NEW YORK -- Glancing briefly at second place with three outs to go, the Phillies weren't impressed with the view. Rudely shoved there by Johan Santana, Carlos Delgado and Ramon Castro, the Phillies showed their preference for the top spot, mounting an 11-batter, six-run rally off a Billy Wagner-less Mets bullpen to upend New York, 8-6, on Tuesday. "We didn't go, did we?" manager Charlie Manuel said, 30 minutes after his team staved off a drop in the standings. "We're still in [first] and we play again tomorrow night."
While they would've played again on Wednesday regardless, Tuesday represented the first real threat to their claim as the National League East leaders. The Phillies trotted out their newest acquisition, Joe Blanton, with the goal of thwarting Santana, the Mets' ace. Santana coughed up a run in the first inning, allowing three straight two-out hits, then shackled the Phils until Shane Victorino homered with two outs in the seventh. New York had built a lead on Blanton with an RBI double by David Wright and two-run homers by Delgado and Castro. Delgado may have been out prior to clubbing his tater on a check swing on an 0-2 pitch, but the Phillies didn't get that call. Hitting coach Milt Thompson and Manuel were ejected for disagreeing. "Milt got thrown out, and I went to ask why," Manuel said. "I said, 'He's hollering at you because he thought you missed a call' and he threw me out. He started cursing at me and I went back over there." The manager and coaches watched a great comeback from the visitors' clubhouse. Blanton gave the Phillies six innings, but also gave the Mets five runs on eight hits, including the two home runs. New York kept the game close by getting Endy Chavez thrown out at the plate for the first out of two different innings. With Wagner nursing a sore left shoulder, the Mets turned to Duaner Sanchez to start the ninth, and Jayson Werth, pinch-hitter Greg Dobbs and Victorino singled, loading the bases with no outs. Enter Joe Smith, who got Carlos Ruiz to ground to shortstop. Jose Reyes barehanded the slow roller, and raced to the base to get the force. One problem: He didn't touch the base. "When you hustle, you never know what's going to happen," Manuel said. "That changed the whole inning around." "His mistake was not giving the ball up," Jimmy Rollins said. "He already made the highlights with the barehanded grab. It takes a lot of courage to do that in that situation. He was trying to get two outs and save the game. Shane was coming down and the ball wasn't as close as he thought it was going to be." With Geoff Jenkins announced as a pinch-hitter, Mets manager Jerry Manuel went with Pedro Feliciano, and bench coach Jimy Williams -- acting as manager in the ejected Charlie Manuel's stead -- countered with So Taguchi, who had been 0-for-16 as a pinch-hitter. Taguchi fell behind, 0-2, then fouled off three pitches before doubling over the head of right fielder Endy Chavez. So much for going hitless. "I didn't want to count [hitless at-bats]," Taguchi said. "I finally got a hit as a pinch-hitter. I was just a small part." His teammates disagree. "Great at-bat by So," Rollins said. "Huge," Victorino said. With the game tied, Rollins doubled in two more runs to give the Phillies the lead. They added another run on a groundout, then let Brad Lidge do his thing. How big can a win be on July 22? It means the Phillies will spend a 51st day with at least a share of the top spot in the division. They got to first after beating Florida on June 1 and built a four-run cushion by June 13. That had been whittled away with a 13-18 skid. The Phillies entered the game 3-7 against the Mets in 2008, and New York seemed to be riding a wave of momentum. "It's one game," Rollins said. "We went up one game. It's a great way to do it, no doubt about that. It's a great place to get it done, but we have to come out there tomorrow. We've been in a situation where we blew teams out, then turn around and lose seven in a row. We have to make sure that doesn't happen."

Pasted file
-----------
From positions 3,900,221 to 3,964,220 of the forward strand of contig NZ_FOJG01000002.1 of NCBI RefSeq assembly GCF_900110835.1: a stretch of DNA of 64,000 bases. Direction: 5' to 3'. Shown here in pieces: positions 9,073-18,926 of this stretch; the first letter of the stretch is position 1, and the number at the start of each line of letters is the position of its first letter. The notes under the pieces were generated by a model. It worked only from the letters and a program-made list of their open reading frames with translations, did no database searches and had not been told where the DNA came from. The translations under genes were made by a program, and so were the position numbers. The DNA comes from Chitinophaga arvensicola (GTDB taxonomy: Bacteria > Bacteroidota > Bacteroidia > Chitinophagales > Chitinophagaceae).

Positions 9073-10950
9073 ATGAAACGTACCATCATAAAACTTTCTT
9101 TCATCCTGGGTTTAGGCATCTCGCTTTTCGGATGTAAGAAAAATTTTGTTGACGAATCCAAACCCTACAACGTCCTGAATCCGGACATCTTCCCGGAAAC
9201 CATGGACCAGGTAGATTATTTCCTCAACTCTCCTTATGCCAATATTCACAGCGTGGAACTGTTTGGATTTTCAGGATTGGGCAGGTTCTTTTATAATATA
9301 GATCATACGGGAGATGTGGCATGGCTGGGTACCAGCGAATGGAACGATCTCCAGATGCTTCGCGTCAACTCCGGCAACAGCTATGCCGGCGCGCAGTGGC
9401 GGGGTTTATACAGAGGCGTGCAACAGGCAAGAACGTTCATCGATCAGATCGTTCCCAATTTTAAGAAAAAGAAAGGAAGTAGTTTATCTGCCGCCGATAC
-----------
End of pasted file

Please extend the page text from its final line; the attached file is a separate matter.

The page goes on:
Ken Mandel is a reporter for MLB.com. This story was not subject to the approval of Major League Baseball or its clubs.